The Oxford English Dictionary does list the word in Tomasky’s sense of ‘a decoy or accomplice, esp. one posing as an enthusiastic or successful customer to encourage other buyers, gamblers, etc,’ which it dates to 1916. It adds, from 1976, ‘One who poses as a disinterested advocate of another but is actually of the latter’s party; a mouthpiece, a stooge’. The usage is described as ‘slang (chiefly N. Amer.), [Origin unknown.]’
Interestingly, Tomasky later uses the verb shilling – what kind of a coinage is that?
Banned words and secret tax documents make uneasy companions
Today’s Word of the Day, taxonomy, is hastily rescued from the ‘banned jargon list’ before it disappears.
The BBC site has an article about council leaders’ ‘banned list of the 200 worst uses of jargon’. A Plain English Campaign spokeswoman said: ‘Churchill and Einstein were both plain speakers and they did OK.’ So the theory or relativity is plain English, then? Odd, too, that quantum is on the ‘worst offenders’ list.
I console myself that my concerns about the loss of, inter alia, symposium and pathfinder may be misplaced. After all, the mighty Barclays Bank (have they banned apostrophes?) has been granted an injunction (councils note: ‘gagging order’ to be used in future) to remove documents about its tax affairs from the Guardian site. Only 127 people had, the paper reports, accessed the documents before they were removed at 2.30 am yesterday. Yet these same papers are now available elsewhere on the Internet in seconds by searching for something like ‘Barclays tax avoidance secret documents’ (though all references to this are immediately removed from the paper’s discussion threads, so don’t say I told you). So it looks as though ‘coterminosity’ will be at least as safe as a banker’s bonus.
Have a profitable and jargon-free day – even the taxonomists amongst you!
He claims: ‘I think what playwrights do is more important than what most politicians do. Being a dramatist isn’t just about writing. That part often takes just a few weeks. But we do spend a long time thinking about how people behave, how they live together, how they might live together better – as well as the great cruelties they are capable of. And we’re constantly testing language, time and space in our work, to extend the possibilities of human experience. Politicians are concerned with the pragmatic business of running the world; artists, meanwhile, dedicate themselves to finding new insights into our existence. Most of the insights are feeble or crackpot – but some are visionary.’ And, as he says, many are about politicians.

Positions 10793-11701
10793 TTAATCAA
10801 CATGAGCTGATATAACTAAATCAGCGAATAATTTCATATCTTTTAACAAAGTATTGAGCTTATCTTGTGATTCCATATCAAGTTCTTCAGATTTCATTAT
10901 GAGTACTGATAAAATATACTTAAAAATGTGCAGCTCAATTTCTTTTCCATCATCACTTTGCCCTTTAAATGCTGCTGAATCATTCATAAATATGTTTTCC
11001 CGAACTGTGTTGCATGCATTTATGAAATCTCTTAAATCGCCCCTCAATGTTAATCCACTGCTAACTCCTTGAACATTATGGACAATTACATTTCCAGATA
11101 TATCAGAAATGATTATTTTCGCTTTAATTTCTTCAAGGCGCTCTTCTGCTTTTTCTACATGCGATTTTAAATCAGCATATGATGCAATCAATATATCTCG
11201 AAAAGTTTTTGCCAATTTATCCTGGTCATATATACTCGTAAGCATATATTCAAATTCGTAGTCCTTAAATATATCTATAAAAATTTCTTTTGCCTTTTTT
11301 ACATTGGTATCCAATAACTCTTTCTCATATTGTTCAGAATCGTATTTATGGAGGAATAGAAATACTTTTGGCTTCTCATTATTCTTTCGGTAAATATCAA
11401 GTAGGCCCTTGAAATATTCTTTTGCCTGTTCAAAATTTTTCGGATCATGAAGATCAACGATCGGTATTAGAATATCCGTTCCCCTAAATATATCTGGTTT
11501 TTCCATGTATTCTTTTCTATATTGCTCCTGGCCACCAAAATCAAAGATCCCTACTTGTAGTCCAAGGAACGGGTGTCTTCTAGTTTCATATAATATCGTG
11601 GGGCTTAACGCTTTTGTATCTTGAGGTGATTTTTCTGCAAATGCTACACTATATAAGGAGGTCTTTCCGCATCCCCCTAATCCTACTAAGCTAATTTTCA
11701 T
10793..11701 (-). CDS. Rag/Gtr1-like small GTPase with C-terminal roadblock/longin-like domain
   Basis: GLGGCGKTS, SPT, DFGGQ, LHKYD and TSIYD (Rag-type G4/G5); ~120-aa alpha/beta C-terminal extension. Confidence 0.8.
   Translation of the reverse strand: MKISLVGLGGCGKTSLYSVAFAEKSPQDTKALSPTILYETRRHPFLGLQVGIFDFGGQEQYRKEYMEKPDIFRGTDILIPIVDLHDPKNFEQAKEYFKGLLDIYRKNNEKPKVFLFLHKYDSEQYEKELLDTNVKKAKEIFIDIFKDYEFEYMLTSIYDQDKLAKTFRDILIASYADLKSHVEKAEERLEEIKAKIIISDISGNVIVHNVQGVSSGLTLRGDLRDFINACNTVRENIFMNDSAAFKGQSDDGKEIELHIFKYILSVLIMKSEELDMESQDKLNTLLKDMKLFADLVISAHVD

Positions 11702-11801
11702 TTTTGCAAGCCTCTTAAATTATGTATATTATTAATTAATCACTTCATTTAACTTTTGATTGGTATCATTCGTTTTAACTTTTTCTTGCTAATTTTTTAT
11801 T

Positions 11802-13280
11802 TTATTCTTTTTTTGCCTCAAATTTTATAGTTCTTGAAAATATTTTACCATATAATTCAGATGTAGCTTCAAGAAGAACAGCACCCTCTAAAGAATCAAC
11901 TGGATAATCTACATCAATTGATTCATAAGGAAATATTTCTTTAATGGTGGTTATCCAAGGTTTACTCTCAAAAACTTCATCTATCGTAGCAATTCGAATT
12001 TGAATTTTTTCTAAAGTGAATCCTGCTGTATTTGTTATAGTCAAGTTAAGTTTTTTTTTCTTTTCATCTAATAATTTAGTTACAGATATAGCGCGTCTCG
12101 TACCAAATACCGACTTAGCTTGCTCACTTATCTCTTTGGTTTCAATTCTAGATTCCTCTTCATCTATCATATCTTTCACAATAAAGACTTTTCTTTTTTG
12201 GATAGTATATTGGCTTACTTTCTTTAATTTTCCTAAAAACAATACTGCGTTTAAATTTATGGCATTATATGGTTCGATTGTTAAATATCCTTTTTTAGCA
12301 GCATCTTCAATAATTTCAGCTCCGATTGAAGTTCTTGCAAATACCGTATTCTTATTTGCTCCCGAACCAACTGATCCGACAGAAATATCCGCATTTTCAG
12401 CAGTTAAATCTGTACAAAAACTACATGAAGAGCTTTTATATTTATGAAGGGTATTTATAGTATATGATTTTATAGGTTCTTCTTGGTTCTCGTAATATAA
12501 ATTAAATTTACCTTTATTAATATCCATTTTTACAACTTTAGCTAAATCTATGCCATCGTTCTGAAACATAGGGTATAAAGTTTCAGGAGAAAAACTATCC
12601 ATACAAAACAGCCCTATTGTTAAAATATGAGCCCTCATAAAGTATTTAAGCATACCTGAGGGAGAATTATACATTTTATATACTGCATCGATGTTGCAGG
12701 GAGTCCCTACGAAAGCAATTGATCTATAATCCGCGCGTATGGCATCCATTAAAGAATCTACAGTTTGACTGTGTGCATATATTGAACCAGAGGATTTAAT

Really useful education packs from National Theatre productions
The National Theatre has some really useful education packs from productions past as well as present – though they’re not very easy to find on the website. The section you need is in the ‘Discover’ section, where you should follow the link to Resource Packs; the Past productions section, in particular, has a long list. Of course Stagework, also from the National Theatre, is excellent and more interactive, but these pages on the main NT site have materials from A Midsummer Night’s Dream to Hamlet and Translations.
Visiting a food court could actually be enjoyable if the entertainment were as good as this, organised by Improv Everywhere. The libretto’s a bit limited and there’s not much plot development, I admit, but just look at what one character does with her baby! I’m not sure I’d want to take part in the The No Pants! Subway Ride, however.
Terrific production of ‘The Tempest’ from Baxter Theatre Centre and the Royal Shakespeare Company
If you haven’t already got your tickets to see The Tempest in the production from Baxter Theatre Centre and the Royal Shakespeare Company, I’d urge you to book now! We saw it at the RSC’s Courtyard Theatre, Stratford-upon-Avon on Saturday and it’s terrific: Antony Sher, John Kani and a cast of South African actors, musicians and puppeteers. Starts with a bang and just gets better! As Lyn Gardner wrote in The Guardian: ‘Michael Billington has been raving about The Tempest, but don’t worry if you can’t get to Stratford because it’s heading out on tour.’ Read Michael Billington’s 5-star review here. It tours to Richmond, Leeds, Bath, Nottingham and Sheffield – find out more on the RSC site.